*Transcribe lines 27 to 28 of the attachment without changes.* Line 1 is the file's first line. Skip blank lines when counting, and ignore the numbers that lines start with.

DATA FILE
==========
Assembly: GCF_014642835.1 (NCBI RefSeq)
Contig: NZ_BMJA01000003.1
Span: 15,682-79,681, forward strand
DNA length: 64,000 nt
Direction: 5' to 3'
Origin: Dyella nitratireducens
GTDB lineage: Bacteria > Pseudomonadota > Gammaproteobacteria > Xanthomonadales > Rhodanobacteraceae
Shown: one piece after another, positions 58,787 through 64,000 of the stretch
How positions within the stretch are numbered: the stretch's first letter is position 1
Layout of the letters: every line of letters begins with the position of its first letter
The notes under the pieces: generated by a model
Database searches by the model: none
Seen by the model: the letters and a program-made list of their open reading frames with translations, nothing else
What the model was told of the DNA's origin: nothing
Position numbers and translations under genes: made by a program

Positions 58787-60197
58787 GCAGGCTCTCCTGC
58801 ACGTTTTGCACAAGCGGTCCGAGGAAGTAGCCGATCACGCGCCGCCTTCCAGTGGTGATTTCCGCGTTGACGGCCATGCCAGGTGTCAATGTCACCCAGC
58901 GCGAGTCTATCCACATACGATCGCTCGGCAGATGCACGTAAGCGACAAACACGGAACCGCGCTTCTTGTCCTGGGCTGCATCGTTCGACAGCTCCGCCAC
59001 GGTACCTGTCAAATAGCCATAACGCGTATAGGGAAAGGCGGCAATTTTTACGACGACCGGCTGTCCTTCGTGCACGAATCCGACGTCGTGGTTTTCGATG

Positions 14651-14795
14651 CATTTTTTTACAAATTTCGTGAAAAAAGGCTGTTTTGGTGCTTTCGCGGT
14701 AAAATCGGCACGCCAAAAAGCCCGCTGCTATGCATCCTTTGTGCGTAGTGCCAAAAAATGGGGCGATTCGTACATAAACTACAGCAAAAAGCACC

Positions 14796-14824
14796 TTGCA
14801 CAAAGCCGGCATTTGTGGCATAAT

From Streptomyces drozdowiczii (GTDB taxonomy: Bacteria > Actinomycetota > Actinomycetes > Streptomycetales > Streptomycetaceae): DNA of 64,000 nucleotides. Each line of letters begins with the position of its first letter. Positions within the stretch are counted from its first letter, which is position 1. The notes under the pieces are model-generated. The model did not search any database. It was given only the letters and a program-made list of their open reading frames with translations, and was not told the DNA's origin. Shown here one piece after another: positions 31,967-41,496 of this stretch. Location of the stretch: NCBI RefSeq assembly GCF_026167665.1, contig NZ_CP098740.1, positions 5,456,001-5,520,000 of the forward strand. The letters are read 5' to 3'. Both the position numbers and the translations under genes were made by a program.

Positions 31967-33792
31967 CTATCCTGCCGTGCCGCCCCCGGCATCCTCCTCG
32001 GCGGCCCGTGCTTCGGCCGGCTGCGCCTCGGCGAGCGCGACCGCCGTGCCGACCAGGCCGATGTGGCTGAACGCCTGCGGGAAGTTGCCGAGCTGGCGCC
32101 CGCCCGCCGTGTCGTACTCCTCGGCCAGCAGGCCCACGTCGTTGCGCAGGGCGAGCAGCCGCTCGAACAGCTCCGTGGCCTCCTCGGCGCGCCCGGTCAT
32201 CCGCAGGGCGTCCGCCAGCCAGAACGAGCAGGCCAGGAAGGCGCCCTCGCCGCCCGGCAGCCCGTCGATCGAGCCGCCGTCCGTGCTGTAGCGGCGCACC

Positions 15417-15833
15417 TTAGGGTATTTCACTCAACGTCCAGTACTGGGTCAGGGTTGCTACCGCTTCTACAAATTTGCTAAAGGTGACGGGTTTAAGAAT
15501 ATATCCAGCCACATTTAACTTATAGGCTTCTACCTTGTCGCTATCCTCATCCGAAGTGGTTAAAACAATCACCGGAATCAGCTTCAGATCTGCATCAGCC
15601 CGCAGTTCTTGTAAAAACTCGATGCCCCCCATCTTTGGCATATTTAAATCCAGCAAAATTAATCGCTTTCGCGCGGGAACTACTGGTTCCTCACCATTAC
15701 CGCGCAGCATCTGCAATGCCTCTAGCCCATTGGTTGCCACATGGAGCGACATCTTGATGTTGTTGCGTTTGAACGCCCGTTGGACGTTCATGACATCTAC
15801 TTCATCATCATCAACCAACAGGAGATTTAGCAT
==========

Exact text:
From Streptomyces drozdowiczii (GTDB taxonomy: Bacteria > Actinomycetota > Actinomycetes > Streptomycetales > Streptomycetaceae): DNA of 64,000 nucleotides. Each line of letters begins with the position of its first letter. Positions within the stretch are counted from its first letter, which is position 1. The notes under the pieces are model-generated. The model did not search any database. It was given only the letters and a program-made list of their open reading frames with translations, and was not told the DNA's origin. Shown here one piece after another: positions 31,967-41,496 of this stretch. Location of the stretch: NCBI RefSeq assembly GCF_026167665.1, contig NZ_CP098740.1, positions 5,456,001-5,520,000 of the forward strand. The letters are read 5' to 3'. Both the position numbers and the translations under genes were made by a program.

Positions 31967-33792